New York State proposed new security regulations, known as 23 NYCRR 500, which applies to financial services companies and goes into effect on March 1, 2017. The new rules outline steps that financial service institutions must take to protect consumers from the recent surge in cyber crime and data breaches. Financial firms are required to perform risk assessments, design programs to mitigate vulnerabilities, and certify themselves as compliant annually. This is a great step in securing financial services IT infrastructure which is largely comprised of Web and mobile applications.

An ongoing challenge for many businesses is to make sure that they are implementing and complying with various regulatory and compliance mandates (local, national, international, and industry). The reality is that when an organization understands risk and is proactively implementing security systemically on all networks, systems, and processes, compliance follows naturally. Being compliant doesn’t necessarily mean that things are secure. Until recently, SSL met PCI compliance requirements, but SSL isn’t a secure solution. However, being secure will generally satisfy compliance requirements.

Many financial services organizations are already involved with PCI compliance, so the real benefit is that it not only applies to systems and networks in-scope for PCI, but also to areas that are out of scope and financial services organizations that don't have a PCI compliance mandate.

This type of legislation that establishes a minimum level of due care is not only appropriate for financial services, but for all vertical markets. Despite threats from hostile agents and constant attacks, many organizations are still not sufficiently protected and fail to adequately build and deploy secure systems. Ideally, this type of legislation on a national level would force organizations to improve security at the source: their software development processes.

Regulations Highlights

Many security issues and breached systems are due to poor application security. In fact, Gartner and other reputable organizations claim that 75% to 90% of all attacks occur at the application (not network) layer.

Section 500.08 Application Security

  1. Each Covered Entity's cybersecurity program shall include written procedures, guidelines, and standards designed to ensure the use of secure development practices for in-house developed applications utilized by the Covered Entity, and procedures for evaluating, assessing or testing the security of externally developed applications utilized by the Covered Entity within the context of the Covered Entity’s technology environment.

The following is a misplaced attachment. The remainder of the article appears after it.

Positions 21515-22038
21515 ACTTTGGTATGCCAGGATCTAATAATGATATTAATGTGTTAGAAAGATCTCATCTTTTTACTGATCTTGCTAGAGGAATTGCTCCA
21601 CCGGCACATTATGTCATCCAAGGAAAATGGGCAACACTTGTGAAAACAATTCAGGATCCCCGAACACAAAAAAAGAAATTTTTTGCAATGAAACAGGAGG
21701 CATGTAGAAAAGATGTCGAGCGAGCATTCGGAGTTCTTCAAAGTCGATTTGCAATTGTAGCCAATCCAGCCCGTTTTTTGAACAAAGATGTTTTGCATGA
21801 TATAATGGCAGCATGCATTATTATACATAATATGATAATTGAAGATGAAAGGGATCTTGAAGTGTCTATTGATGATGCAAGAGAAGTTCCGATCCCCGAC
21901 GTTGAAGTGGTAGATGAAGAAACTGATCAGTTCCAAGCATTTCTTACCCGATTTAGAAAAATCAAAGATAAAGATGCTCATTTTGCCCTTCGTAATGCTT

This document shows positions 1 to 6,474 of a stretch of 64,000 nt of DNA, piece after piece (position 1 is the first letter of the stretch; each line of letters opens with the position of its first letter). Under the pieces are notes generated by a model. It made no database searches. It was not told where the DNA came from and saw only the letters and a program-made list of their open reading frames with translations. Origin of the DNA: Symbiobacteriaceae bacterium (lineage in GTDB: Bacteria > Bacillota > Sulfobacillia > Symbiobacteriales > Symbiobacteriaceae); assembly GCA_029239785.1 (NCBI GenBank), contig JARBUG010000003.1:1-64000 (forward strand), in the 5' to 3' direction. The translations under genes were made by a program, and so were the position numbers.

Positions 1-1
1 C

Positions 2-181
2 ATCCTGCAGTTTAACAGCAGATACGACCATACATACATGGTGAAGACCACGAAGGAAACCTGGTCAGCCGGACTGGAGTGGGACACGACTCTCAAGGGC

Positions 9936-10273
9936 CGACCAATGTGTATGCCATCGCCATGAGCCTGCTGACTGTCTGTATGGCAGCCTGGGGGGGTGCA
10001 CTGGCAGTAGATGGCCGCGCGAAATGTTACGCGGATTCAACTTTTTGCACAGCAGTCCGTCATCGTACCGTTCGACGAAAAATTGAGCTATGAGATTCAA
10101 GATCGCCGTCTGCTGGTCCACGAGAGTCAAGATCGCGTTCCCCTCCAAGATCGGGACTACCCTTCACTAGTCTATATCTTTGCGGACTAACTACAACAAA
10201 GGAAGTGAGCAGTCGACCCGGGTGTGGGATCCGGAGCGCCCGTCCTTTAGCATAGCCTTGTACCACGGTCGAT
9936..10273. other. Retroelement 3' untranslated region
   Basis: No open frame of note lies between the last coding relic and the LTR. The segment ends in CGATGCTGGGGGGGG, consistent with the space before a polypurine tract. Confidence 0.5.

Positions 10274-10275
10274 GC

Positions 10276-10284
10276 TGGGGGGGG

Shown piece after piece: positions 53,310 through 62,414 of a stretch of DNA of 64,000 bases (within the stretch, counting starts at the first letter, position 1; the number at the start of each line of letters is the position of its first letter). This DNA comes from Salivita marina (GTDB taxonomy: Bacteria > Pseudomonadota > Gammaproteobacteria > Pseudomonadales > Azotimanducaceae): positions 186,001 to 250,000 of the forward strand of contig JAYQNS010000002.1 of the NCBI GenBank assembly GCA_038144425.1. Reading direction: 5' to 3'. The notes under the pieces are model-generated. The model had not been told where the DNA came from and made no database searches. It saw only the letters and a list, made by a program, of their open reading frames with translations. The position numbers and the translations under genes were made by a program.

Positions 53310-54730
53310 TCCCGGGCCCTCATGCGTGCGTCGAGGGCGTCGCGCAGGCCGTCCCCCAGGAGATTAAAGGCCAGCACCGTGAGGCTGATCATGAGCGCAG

In a world where infrastructure and systems are largely comprised of software, it is encouraging that this regulation explicitly calls out the need for documented standards and policies designed that ensure security is considered at each phase of software development.

Section 500.05 Penetration Testing and Vulnerability Assessments

  1. The cybersecurity program for each Covered Entity shall include monitoring and testing, developed in accordance with the Covered Entity’s Risk Assessment, designed to assess the effectiveness of the Covered Entity’s cybersecurity program. The monitoring and testing shall include continuous monitoring or periodic penetration testing and vulnerability assessments, and shall be done periodically….

Historically, penetration testing and vulnerability assessments would refer to systems and networks. However, given that software runs almost everything (even hardware), it is even more important that applications undergo these periodic security analyses to look for weaknesses that can be exploited by attackers.

Section 500.14 Training and Monitoring

  1. As part of its cybersecurity program, each Covered Entity shall: … (2) provide for regular cybersecurity awareness training for all personnel that is updated to reflect risks identified by the Covered Entity in its Risk Assessment.

Ensuring that staff is aware of potential threats and countermeasures is an important component of defense in depth.  In particular, development teams should have deep knowledge of secure design, coding, and testing.  This mandate is an example of how some organizations might opt for a short computer based training (CBT) course to fulfill the requirement; and while that is an important first step in creating awareness and foundational skills, specialized knowledge and ongoing training are required to build secure systems.


Despite the daily press about breaches and data theft, many organizations are still not adequately protecting data and systems. It’s not entirely unreasonable for legislation to force organizations to improve. A recent example is the FTC sanctioning an organization for poor application security and mandated specific application security controls. While New York State has mandated security guidance specifically for financial services organizations, expect to see more security regulations from the government addressing organizations more broadly.

Whether you are in the financial services or another industry, addressing application security risk can be a challenge. Security Innovation can help you with the three pillars of secure software development: Education, Assessment, and Standards.